Phil McKinney points out that science fiction writers have a record of “inventing” things years before they become reality:
It’s staggering how much of what we do today is last generations science fiction! Did you know:
- Suba [sic] was predicted in “20,000 Leagues Under The Sea” by Jules Verne in 1875
- Test tube babies in “Brave New World” by Aldous Huxley in 1932
- Robots in “Rossun’s Universal Robots” by Karel Capek in 1920
- Cable TV in “1984” by George Orwell in 1949
- Screen saver in “Stanger In A Strange Land” by Robert Heinlein in 1961
Internet in “London Times of 1904” by Mark Twain in 1898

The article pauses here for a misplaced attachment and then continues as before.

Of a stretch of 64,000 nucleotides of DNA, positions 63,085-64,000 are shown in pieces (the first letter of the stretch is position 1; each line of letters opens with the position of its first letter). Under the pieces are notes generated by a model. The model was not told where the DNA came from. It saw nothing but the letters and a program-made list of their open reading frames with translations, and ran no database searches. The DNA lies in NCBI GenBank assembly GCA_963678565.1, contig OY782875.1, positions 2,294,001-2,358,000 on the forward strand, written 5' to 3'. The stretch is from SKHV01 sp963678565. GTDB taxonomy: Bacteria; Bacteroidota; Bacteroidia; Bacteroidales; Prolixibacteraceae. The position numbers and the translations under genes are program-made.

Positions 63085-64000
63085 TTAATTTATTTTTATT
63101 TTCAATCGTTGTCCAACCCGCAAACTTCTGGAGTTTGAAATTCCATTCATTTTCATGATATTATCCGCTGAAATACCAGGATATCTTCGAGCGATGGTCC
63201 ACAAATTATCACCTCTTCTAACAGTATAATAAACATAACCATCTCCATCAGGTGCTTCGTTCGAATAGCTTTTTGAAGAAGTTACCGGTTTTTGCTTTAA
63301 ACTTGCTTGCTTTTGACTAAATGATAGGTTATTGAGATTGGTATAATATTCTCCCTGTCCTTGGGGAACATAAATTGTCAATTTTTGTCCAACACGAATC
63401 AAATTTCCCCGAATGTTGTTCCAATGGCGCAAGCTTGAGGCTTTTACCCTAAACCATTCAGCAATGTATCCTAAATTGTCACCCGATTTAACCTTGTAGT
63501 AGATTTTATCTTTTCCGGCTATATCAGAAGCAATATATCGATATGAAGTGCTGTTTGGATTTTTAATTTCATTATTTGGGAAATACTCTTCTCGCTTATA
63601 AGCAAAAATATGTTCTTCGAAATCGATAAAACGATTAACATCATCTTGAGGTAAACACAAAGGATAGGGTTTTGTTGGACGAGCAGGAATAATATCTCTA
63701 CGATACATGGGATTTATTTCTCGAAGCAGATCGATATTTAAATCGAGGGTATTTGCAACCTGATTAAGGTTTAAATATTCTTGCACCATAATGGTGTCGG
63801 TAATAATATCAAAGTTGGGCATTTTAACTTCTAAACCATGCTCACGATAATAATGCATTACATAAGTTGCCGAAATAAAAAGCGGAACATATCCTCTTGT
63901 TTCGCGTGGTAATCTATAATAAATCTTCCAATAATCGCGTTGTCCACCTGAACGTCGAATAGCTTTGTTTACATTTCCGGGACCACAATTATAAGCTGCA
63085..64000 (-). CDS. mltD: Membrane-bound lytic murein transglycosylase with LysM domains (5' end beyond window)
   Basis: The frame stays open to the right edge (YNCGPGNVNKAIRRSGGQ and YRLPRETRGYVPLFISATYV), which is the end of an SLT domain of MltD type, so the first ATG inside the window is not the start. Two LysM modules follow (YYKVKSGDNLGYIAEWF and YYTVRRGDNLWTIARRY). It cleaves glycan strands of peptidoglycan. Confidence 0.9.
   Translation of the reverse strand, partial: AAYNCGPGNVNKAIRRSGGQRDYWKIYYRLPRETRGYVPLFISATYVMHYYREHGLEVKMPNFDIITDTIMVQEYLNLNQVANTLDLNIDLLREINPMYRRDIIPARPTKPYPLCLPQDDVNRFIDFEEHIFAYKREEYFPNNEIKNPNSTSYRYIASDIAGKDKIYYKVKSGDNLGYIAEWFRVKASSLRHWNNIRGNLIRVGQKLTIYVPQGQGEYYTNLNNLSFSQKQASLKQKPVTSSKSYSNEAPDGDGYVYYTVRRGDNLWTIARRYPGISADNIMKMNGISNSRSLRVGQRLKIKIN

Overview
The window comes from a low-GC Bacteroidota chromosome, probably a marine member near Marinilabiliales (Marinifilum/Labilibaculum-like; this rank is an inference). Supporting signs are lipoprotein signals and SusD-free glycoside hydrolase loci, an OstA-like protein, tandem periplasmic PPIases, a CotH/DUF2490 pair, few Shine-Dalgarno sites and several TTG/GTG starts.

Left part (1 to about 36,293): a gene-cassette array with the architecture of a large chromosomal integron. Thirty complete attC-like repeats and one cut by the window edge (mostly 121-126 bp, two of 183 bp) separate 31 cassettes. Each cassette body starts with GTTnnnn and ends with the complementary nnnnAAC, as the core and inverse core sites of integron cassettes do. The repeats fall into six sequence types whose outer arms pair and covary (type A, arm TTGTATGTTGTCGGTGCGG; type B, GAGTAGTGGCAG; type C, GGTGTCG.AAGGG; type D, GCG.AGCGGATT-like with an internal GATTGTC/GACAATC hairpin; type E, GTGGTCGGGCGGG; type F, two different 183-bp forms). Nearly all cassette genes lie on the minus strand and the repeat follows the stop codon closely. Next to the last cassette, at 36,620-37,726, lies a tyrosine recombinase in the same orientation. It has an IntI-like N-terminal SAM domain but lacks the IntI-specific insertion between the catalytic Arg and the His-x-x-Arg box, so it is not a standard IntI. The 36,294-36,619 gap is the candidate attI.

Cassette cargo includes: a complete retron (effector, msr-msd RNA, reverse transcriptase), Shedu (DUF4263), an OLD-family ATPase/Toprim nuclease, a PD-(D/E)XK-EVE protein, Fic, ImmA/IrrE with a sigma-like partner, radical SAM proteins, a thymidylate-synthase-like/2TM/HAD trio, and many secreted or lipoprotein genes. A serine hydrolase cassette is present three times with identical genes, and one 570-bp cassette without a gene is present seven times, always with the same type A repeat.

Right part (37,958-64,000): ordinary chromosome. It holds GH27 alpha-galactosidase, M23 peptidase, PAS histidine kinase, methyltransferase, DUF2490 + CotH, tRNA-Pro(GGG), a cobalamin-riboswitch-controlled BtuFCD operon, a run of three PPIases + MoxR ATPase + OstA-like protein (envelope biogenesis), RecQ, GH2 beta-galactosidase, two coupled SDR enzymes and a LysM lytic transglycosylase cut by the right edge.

On the other hand, science fiction has frequently missed the mark. (“Where’s my rocket pack?”)
The trick is starting with an unobtanium-fueled whatsis as the a launching pad for idea generation. The “robots” described in R.U.R. (Rossum’s Universal Robots) bear little resemblance to today’s robots, aside from the idea of creating a device to do menial or dangerous tasks.
Rather than read the books, could it be more profitable to talk to a few writers of hard science fiction and ask them how they develop the ideas for their future inventions?